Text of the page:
It was 10 PM on a Friday, and students in the MBL’s Neural Systems and Behavior Course (NS&B) were hard at work in their Loeb lab. Some hovered over contraptions used for monitoring fly flight behavior. Some peered through a microscope at a portion of the crab nervous system. Michael Dickinson of CalTech, a former co-director of NS&B, took a break from teaching as he strolled between lab machinery while strumming “The Girl from Ipanema” on a ukulele.

When cautioned not to stay up too late (they had a 9 AM lecture to attend the next day), course assistant Gaby Maimon replied, “Oh, we’re just getting started!”

NS&B students are in for eight weeks of rigorous labs and lectures, learning about the neural basis of behavior. According to course director Paul Katz of Georgia State University, whose research involves the strange movements of the colorful Spanish shawl sea slug, the students were using Friday night to finish up the second of four course cycles. In this cycle, students learned about fly flight behavior, the sensory systems of electric fish, and the stomatogastric nervous system of crabs, which controls movement of the crustacean’s stomach.

Friday morning, NS&B students had been treated to the second of two lectures by Dickinson, who has contributed greatly to the study of animal physiology and behavior. His fascinating talk covered several aspects of fly flight aerodynamics and behavior, including how fly flight might have evolved. Dickinson used high-speed photography and videos to illuminate the details of fly flight, and discussed recent advances in the study of animal behavior.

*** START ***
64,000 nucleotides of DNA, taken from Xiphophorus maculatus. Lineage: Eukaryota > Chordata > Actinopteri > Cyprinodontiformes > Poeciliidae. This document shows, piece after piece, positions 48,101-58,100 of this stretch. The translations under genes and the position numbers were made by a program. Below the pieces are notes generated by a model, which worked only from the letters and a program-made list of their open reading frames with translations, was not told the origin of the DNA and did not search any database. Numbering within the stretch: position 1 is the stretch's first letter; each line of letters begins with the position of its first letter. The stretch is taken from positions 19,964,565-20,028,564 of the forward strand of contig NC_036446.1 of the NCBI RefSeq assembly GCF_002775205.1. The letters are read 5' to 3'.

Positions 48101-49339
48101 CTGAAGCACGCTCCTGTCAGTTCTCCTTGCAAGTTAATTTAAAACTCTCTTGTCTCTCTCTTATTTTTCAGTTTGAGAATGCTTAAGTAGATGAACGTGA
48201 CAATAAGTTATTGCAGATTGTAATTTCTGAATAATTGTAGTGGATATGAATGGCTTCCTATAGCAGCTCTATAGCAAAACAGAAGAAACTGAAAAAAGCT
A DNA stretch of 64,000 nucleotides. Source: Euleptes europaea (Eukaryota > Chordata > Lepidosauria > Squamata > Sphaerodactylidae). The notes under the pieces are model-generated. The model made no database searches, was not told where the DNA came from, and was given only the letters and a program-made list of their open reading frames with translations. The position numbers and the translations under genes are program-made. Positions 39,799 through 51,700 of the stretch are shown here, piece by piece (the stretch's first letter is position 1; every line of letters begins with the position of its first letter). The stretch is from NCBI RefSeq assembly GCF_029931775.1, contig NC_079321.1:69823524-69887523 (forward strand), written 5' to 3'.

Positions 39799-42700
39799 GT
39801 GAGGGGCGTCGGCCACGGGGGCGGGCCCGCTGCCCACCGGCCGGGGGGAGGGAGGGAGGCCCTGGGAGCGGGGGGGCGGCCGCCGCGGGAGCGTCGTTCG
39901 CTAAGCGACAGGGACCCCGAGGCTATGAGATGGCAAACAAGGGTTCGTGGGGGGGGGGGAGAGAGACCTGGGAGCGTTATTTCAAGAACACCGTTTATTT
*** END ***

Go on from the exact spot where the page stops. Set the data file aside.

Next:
This week, NS&B students start cycle three of their course, studying the behaviors of the nematode worm C. elegans, the mouse, and the zebrafish.

Michael Dickinson explains the proper way to prepare and use tools for attaching electrodes to fly neurons.

Michael Dickinson explains the proper way to prepare and use tools for attaching electrodes to fly neurons. Photo by Sarah Stanley.

Gaby Maimon and student Margarita Agrochao attach an electrode to a fly neuron. The monitor on the left allows them to visualize the neuron and the electrode, while the right monitor displays the whole fly.

Course assistant Gaby Maimon and student Margarita Agrochao attach an electrode to a fly neuron. The monitor on the left allows them to visualize the neuron and the electrode, while the right monitor displays the whole fly. Photo by Sarah Stanley.